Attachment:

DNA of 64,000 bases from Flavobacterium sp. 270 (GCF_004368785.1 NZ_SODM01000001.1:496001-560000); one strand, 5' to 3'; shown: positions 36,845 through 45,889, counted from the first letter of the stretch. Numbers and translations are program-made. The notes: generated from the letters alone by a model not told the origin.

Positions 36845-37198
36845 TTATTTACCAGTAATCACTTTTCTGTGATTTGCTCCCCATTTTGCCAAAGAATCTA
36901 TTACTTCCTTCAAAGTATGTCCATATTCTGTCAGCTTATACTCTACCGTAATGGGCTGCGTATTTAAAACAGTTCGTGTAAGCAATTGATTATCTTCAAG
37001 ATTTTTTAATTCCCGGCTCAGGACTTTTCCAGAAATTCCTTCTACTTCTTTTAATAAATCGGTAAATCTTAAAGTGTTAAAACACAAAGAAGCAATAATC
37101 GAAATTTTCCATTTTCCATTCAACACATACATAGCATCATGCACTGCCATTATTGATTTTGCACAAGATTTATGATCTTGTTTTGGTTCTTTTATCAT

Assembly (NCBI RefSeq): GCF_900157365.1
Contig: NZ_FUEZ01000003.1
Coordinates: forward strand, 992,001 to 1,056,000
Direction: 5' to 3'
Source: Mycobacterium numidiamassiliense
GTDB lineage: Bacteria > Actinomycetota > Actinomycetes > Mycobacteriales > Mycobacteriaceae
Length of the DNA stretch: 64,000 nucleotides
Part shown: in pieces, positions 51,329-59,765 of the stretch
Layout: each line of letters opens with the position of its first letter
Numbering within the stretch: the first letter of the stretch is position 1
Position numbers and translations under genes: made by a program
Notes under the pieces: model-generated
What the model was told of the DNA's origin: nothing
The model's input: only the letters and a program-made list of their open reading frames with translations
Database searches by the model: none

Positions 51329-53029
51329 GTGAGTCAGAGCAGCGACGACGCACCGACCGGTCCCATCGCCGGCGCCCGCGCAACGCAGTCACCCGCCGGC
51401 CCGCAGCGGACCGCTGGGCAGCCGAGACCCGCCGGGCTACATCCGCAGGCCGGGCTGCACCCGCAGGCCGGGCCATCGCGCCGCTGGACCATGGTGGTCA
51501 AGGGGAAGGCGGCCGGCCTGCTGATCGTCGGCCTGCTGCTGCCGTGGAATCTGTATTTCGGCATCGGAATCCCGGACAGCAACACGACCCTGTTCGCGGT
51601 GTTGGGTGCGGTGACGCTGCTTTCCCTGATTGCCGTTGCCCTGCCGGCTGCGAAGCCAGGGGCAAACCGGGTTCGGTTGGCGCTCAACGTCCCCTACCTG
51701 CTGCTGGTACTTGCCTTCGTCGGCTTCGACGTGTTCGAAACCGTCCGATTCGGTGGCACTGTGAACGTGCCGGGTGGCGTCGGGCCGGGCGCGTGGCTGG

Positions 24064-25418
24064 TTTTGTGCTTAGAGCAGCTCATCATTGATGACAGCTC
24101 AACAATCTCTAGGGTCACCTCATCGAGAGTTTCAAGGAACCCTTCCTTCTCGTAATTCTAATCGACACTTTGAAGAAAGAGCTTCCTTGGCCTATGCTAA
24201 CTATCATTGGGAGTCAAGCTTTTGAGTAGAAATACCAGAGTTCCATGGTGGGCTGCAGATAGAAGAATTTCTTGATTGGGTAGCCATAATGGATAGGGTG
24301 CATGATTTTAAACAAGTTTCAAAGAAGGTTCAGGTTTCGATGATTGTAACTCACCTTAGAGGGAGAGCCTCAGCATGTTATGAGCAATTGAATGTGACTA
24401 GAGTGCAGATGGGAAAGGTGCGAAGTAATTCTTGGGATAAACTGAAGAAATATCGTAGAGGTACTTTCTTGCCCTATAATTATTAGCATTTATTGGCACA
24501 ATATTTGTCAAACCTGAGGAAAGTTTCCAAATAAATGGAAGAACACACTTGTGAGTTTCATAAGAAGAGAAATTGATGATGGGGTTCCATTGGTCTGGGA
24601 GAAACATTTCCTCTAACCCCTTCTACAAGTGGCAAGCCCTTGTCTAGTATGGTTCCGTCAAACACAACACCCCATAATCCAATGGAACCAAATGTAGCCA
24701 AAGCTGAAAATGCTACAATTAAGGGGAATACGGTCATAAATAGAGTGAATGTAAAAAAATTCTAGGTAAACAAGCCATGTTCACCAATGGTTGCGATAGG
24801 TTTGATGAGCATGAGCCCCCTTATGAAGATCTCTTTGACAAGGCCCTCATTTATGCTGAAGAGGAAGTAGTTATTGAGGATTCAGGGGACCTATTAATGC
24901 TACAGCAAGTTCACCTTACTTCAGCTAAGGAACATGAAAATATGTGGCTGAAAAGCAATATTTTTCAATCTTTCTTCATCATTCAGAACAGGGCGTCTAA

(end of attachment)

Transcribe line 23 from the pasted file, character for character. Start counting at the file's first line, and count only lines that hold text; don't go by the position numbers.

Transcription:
51329 GTGAGTCAGAGCAGCGACGACGCACCGACCGGTCCCATCGCCGGCGCCCGCGCAACGCAGTCACCCGCCGGC